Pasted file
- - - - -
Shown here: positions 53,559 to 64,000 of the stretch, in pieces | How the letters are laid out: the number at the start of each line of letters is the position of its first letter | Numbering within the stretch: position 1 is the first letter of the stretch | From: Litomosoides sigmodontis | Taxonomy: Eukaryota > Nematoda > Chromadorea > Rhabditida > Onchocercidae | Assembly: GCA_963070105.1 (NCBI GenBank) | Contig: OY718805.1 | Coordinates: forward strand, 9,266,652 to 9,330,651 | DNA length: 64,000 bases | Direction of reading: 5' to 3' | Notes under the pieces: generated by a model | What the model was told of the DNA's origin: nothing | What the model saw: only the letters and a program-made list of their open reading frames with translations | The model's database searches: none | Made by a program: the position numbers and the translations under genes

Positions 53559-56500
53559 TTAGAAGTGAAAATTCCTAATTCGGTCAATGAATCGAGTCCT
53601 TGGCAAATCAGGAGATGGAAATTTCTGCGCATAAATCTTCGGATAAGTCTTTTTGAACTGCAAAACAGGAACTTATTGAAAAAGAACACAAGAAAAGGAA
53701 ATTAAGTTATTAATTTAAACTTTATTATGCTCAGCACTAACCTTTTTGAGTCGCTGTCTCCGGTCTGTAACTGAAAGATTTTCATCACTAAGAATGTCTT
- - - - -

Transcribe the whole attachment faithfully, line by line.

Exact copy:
Shown here: positions 53,559 to 64,000 of the stretch, in pieces | How the letters are laid out: the number at the start of each line of letters is the position of its first letter | Numbering within the stretch: position 1 is the first letter of the stretch | From: Litomosoides sigmodontis | Taxonomy: Eukaryota > Nematoda > Chromadorea > Rhabditida > Onchocercidae | Assembly: GCA_963070105.1 (NCBI GenBank) | Contig: OY718805.1 | Coordinates: forward strand, 9,266,652 to 9,330,651 | DNA length: 64,000 bases | Direction of reading: 5' to 3' | Notes under the pieces: generated by a model | What the model was told of the DNA's origin: nothing | What the model saw: only the letters and a program-made list of their open reading frames with translations | The model's database searches: none | Made by a program: the position numbers and the translations under genes

Positions 53559-56500
53559 TTAGAAGTGAAAATTCCTAATTCGGTCAATGAATCGAGTCCT
53601 TGGCAAATCAGGAGATGGAAATTTCTGCGCATAAATCTTCGGATAAGTCTTTTTGAACTGCAAAACAGGAACTTATTGAAAAAGAACACAAGAAAAGGAA
53701 ATTAAGTTATTAATTTAAACTTTATTATGCTCAGCACTAACCTTTTTGAGTCGCTGTCTCCGGTCTGTAACTGAAAGATTTTCATCACTAAGAATGTCTT